We then split this data into quartiles and looked at the average size of the majority for the MPs in each quartile. What we found is that for MPs in the top quartile (including Barbara Follett, Andrew Mackay, and many of the most controversial claims) the average majority is 8,678. In the second quartile the average majority is 7,534. In the third it is 7,705. And in the lowest quartile (including people like Mike Gapes and his 40p) the average majority is 7,276. So there is a fair bit of difference here but there is another point to note. The average size of majority for all 328 MPs implicated is 7,798 (7,613 for all MPs). This means that the top quartile is quite a way above this average (by nearly 1,000 depending on from which point you measure it) and the bottom quartile is a fair way below it (by close to 500). The two middle quartiles are clustered near the average(s).

As with Mark’s original posts, there will likely be debate over what these figures tell us the degree of statistical significance, but we feel that, at the margin, they show that there is a link between the expenses scandal and the size of an MP’s majority. Of those MPs implicated, on average the safer their seat, the more they wrongly claimed.

Credit: Jessica Asato and Bhumi Purohit of Progress for compiling the data.

Also cross-posted here on Left Foot Forward.


UPDATE: For those interested in doing their own statistical analysis, the data is available here.


4 comments:

sanbikinoraion said...

It seems to me that a scatter-plot of individual claims/majorities could be instructive; presumably one could calculate a regression (is that the right word for it?) and come up with a correlation number between majority and expense claim size. *That* would be really interesting.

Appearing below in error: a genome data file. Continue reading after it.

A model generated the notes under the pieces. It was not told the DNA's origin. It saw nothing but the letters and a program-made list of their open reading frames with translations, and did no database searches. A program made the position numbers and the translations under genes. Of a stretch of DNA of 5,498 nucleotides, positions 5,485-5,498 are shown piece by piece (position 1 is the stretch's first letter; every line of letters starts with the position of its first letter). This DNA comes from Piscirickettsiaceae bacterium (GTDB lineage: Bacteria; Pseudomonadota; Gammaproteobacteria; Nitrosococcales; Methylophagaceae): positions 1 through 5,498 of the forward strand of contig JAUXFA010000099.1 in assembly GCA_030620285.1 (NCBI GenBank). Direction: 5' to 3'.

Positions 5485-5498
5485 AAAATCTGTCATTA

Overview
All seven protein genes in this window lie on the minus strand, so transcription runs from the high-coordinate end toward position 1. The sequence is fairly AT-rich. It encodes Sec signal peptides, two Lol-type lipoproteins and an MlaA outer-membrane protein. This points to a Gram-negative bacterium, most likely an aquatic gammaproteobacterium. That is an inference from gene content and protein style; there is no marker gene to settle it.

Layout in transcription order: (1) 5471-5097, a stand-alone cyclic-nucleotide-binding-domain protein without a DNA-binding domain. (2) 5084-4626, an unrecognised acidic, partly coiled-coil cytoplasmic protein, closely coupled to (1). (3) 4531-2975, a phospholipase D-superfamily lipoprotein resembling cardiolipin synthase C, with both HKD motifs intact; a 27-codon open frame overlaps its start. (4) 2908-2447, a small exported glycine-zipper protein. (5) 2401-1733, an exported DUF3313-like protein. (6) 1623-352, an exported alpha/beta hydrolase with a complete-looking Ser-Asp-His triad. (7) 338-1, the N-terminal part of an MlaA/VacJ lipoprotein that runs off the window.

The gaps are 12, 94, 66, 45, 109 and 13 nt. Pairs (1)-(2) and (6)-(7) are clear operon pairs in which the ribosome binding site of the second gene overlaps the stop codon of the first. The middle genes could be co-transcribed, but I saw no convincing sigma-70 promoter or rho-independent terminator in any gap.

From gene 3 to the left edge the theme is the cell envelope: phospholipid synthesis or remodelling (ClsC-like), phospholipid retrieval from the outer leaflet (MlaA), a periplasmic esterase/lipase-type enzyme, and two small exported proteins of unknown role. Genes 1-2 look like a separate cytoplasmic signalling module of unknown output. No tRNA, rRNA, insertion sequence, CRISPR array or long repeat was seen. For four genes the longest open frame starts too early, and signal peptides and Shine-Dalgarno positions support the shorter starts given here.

hyena said...

I'll repeat what I wrote on LFF.
You're using the wrong measure for seat safety - the size of the majority means very little if you don't take into account what proportion of the electorate that is. In short you need to use Percentage swing versus some other variable (eg amount claimed/amount claimed as a percentage of total possible claim etc). I also have to agree with above poster that a scatter plot would then be a better way to represent the resulting graph. Why the quartiles?

Mark Reckons said...

san/hyena,

Not knowing a huge amount about stats I was not sure how to go about doing things like regression etc.

I split them into quartiles to try and maintain some consistency with the method used previously.

As for the measure of the swing needed being more pertinent than the absolute size of the majority, I am certainly open to that idea but can you clarify why that is better? I don't have time right now to work out or collate all the swings to redo this, however the data is in the public domain now (see update to the post above) so anyone can take it and run any tests they want on it. I hope they do and look forward to hearing what other people find.

Oh, and at the suggestion of someone else on the LFF comment thread I did take the majority and expenses data and quickly run it through a Spearman's Rank test online which suggested a "weak positive correlation".

Phil Walker said...

Mark: what hyena said. The reason is that the average constituency is 74,000 electors, but they vary from Eileann na-Thingummybob at 22,000 to the Isle of Wight at 110,000. You can see that a majority of 1,000 looks far more ropey in the Scottish Isles than on the one of the south coast of England! I can sort out that problem quite quickly, I think: the ONS has a dataset with electors per constituency at the last election.

Also, you ought to take into account the length of time an MP has been sitting in the House. MPs who arrived during the last Parliament have had less time to abuse the system, but (in principle; I don't expect this in practice) could have been every bit as bad. That would be the big job, and you'd have to cut it off with the duration of time Legg was considering: I don't believe he considered claims going back to the Eighties, did he?